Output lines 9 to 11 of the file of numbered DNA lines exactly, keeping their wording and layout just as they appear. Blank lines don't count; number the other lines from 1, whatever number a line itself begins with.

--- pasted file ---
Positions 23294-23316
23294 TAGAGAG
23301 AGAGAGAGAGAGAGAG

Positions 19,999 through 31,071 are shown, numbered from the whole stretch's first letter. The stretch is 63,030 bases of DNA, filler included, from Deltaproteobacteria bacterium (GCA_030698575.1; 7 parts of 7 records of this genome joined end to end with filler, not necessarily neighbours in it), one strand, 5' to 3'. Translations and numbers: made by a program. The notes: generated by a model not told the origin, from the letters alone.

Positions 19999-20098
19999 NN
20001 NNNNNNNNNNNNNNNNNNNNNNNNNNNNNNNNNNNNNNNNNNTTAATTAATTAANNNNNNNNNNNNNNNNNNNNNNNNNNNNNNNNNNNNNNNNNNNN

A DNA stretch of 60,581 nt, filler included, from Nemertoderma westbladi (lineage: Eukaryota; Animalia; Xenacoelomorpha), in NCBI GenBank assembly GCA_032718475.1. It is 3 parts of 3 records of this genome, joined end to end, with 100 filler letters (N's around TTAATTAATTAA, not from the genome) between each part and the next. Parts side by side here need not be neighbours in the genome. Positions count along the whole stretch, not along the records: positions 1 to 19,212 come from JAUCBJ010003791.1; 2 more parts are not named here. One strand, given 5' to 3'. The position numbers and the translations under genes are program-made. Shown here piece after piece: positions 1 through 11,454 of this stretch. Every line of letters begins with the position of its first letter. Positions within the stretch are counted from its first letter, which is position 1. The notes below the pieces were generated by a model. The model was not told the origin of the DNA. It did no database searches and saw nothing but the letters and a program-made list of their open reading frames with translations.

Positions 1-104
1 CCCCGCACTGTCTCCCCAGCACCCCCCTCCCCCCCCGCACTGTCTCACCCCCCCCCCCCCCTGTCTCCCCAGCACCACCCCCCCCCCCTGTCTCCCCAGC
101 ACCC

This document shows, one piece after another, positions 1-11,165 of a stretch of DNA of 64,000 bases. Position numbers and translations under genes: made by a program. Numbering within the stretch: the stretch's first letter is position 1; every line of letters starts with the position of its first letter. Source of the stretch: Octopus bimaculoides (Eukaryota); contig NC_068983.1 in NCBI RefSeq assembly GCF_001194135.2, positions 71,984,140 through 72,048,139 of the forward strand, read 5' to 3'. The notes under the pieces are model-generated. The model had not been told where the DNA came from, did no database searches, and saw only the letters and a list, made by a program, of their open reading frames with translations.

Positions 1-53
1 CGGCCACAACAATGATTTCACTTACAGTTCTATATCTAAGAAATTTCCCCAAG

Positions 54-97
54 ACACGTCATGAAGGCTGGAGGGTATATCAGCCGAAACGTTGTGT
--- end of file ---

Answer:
Positions 1-104
1 CCCCGCACTGTCTCCCCAGCACCCCCCTCCCCCCCCGCACTGTCTCACCCCCCCCCCCCCCTGTCTCCCCAGCACCACCCCCCCCCCCTGTCTCCCCAGC
101 ACCC